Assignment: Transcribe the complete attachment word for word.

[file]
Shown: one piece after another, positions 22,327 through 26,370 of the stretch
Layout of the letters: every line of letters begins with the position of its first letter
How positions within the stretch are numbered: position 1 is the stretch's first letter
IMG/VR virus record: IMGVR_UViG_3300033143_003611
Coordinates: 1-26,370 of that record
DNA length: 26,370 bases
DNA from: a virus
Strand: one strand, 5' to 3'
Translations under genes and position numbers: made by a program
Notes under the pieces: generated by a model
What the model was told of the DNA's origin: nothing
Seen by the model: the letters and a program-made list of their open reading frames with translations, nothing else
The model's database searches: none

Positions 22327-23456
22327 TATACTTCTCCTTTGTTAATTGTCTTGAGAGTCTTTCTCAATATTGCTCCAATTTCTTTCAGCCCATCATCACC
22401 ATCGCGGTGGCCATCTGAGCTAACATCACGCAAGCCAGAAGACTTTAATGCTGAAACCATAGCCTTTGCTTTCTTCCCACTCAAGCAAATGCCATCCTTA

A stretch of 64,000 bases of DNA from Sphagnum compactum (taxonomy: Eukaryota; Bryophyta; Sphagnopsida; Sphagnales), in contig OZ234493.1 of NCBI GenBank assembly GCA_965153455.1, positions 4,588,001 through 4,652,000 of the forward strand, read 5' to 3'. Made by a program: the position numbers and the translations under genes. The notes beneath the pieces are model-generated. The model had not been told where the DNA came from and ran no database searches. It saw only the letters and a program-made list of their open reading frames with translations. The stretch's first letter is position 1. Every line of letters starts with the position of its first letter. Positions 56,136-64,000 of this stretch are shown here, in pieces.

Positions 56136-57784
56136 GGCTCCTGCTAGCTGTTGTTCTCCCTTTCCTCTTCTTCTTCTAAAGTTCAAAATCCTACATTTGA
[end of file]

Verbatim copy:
Shown: one piece after another, positions 22,327 through 26,370 of the stretch
Layout of the letters: every line of letters begins with the position of its first letter
How positions within the stretch are numbered: position 1 is the stretch's first letter
IMG/VR virus record: IMGVR_UViG_3300033143_003611
Coordinates: 1-26,370 of that record
DNA length: 26,370 bases
DNA from: a virus
Strand: one strand, 5' to 3'
Translations under genes and position numbers: made by a program
Notes under the pieces: generated by a model
What the model was told of the DNA's origin: nothing
Seen by the model: the letters and a program-made list of their open reading frames with translations, nothing else
The model's database searches: none

Positions 22327-23456
22327 TATACTTCTCCTTTGTTAATTGTCTTGAGAGTCTTTCTCAATATTGCTCCAATTTCTTTCAGCCCATCATCACC
22401 ATCGCGGTGGCCATCTGAGCTAACATCACGCAAGCCAGAAGACTTTAATGCTGAAACCATAGCCTTTGCTTTCTTCCCACTCAAGCAAATGCCATCCTTA

A stretch of 64,000 bases of DNA from Sphagnum compactum (taxonomy: Eukaryota; Bryophyta; Sphagnopsida; Sphagnales), in contig OZ234493.1 of NCBI GenBank assembly GCA_965153455.1, positions 4,588,001 through 4,652,000 of the forward strand, read 5' to 3'. Made by a program: the position numbers and the translations under genes. The notes beneath the pieces are model-generated. The model had not been told where the DNA came from and ran no database searches. It saw only the letters and a program-made list of their open reading frames with translations. The stretch's first letter is position 1. Every line of letters starts with the position of its first letter. Positions 56,136-64,000 of this stretch are shown here, in pieces.

Positions 56136-57784
56136 GGCTCCTGCTAGCTGTTGTTCTCCCTTTCCTCTTCTTCTTCTAAAGTTCAAAATCCTACATTTGA